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Enemy Air-Borne Forces, Military Intelligence Service, Special Series No. 7, December 2, 1942
[DISCLAIMER: The following text is taken from the wartime U.S. War Department publication. As with all wartime intelligence information, data may be incomplete or inaccurate. No attempt has been made to update or correct the text. Any views or opinions expressed do not necessarily represent those of the website.]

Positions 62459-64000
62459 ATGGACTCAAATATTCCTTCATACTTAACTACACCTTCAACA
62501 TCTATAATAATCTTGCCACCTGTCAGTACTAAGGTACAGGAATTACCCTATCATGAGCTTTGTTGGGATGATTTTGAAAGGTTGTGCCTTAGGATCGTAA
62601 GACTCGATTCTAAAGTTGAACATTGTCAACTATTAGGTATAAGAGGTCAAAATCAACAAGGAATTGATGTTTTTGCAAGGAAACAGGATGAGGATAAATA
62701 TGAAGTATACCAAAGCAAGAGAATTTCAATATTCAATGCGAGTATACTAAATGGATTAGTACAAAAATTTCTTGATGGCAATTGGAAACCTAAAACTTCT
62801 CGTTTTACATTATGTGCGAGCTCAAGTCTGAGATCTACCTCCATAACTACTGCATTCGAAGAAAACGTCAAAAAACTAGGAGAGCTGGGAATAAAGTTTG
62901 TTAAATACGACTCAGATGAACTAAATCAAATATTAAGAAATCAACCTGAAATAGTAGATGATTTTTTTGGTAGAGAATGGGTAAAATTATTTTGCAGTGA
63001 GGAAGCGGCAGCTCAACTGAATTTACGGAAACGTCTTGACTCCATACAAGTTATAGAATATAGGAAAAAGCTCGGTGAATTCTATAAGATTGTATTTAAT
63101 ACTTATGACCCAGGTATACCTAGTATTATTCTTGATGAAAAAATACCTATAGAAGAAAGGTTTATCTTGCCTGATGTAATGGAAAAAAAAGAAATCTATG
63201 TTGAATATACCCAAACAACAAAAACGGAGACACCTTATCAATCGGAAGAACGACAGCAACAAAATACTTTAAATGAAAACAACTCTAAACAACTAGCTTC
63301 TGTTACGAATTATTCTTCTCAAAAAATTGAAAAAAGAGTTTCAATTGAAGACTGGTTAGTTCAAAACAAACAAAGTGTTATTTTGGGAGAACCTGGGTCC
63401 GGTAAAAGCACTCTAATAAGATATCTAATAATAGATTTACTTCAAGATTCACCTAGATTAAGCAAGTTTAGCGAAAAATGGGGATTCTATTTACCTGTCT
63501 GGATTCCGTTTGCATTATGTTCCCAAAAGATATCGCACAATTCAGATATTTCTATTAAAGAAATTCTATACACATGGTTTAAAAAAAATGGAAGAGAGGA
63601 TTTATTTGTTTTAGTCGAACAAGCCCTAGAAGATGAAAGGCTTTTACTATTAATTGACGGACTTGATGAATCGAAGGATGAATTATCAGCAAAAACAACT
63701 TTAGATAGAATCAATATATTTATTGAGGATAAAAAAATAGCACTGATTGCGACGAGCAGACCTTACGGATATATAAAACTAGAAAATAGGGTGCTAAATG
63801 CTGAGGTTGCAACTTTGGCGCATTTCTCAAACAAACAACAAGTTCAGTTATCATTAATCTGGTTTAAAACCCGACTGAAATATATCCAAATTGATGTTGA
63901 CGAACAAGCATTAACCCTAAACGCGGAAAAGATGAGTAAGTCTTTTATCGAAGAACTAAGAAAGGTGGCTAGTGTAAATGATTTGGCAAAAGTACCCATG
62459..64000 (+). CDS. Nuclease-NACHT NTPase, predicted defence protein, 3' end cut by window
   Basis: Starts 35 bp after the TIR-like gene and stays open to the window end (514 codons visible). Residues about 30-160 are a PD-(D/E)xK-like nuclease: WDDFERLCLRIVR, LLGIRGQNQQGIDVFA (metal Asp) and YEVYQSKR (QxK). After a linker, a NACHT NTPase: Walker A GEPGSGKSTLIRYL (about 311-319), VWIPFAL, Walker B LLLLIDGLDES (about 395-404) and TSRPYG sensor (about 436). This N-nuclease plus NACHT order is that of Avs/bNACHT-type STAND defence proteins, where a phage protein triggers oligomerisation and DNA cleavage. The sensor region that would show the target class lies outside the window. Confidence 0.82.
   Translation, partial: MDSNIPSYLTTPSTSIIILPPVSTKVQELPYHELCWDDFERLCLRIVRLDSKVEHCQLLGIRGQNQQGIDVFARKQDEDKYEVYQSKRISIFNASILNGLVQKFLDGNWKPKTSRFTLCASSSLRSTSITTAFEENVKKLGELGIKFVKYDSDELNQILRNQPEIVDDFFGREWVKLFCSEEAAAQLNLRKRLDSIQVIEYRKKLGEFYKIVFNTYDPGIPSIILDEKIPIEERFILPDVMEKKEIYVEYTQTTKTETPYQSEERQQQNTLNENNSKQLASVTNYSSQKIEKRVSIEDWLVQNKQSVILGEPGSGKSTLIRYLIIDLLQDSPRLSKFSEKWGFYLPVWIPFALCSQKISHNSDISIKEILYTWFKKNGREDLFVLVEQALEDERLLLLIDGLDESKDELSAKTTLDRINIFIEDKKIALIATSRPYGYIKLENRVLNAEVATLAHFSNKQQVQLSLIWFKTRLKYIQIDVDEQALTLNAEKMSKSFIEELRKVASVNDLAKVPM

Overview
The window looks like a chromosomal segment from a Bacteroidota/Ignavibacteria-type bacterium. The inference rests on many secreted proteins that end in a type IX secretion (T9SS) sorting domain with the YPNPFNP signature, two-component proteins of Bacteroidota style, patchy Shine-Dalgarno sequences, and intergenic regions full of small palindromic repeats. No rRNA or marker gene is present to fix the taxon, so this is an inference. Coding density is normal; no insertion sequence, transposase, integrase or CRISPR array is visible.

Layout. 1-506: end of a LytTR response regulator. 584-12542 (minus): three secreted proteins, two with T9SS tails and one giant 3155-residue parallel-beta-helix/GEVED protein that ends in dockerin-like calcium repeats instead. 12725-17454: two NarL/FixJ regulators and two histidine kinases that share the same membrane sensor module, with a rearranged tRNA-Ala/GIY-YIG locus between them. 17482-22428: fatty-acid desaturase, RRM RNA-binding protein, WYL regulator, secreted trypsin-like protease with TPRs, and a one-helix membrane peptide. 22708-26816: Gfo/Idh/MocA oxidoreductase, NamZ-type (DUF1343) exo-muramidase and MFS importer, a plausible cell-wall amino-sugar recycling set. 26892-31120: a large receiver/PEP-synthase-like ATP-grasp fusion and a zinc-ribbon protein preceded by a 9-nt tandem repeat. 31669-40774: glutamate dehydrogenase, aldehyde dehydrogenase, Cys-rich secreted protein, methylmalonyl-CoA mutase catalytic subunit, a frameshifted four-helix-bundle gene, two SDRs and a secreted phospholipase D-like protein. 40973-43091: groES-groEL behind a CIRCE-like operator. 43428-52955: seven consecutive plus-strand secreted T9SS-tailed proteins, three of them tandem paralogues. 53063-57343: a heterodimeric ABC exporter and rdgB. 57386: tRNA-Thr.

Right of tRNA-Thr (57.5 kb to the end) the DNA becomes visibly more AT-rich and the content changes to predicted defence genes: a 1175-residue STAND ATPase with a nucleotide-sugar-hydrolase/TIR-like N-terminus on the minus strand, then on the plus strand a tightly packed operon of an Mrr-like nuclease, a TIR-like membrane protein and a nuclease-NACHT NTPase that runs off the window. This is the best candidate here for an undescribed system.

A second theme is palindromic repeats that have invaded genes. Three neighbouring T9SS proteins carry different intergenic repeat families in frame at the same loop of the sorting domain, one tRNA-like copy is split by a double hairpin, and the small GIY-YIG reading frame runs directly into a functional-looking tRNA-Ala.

The manner in which loads are to be packed and unpacked for an air-borne operation is fully as important as the weight to be carried by available aircraft. Some items, though not too heavy, may be too bulky to be loaded; again, if the plane is to carry bicycles or passengers, obviously it may not carry its maximum tonnage. Speed in deplaning is so essential in most air-borne operations that it is rather unusual to load a Ju-52 to anything like its weight-carrying capacity. It has been said that the outstanding advantage of the Ju-52 and the Ju-90 is that their trapdoors can be opened almost as wide as the aircraft on either the top or the bottom of the fuselage.

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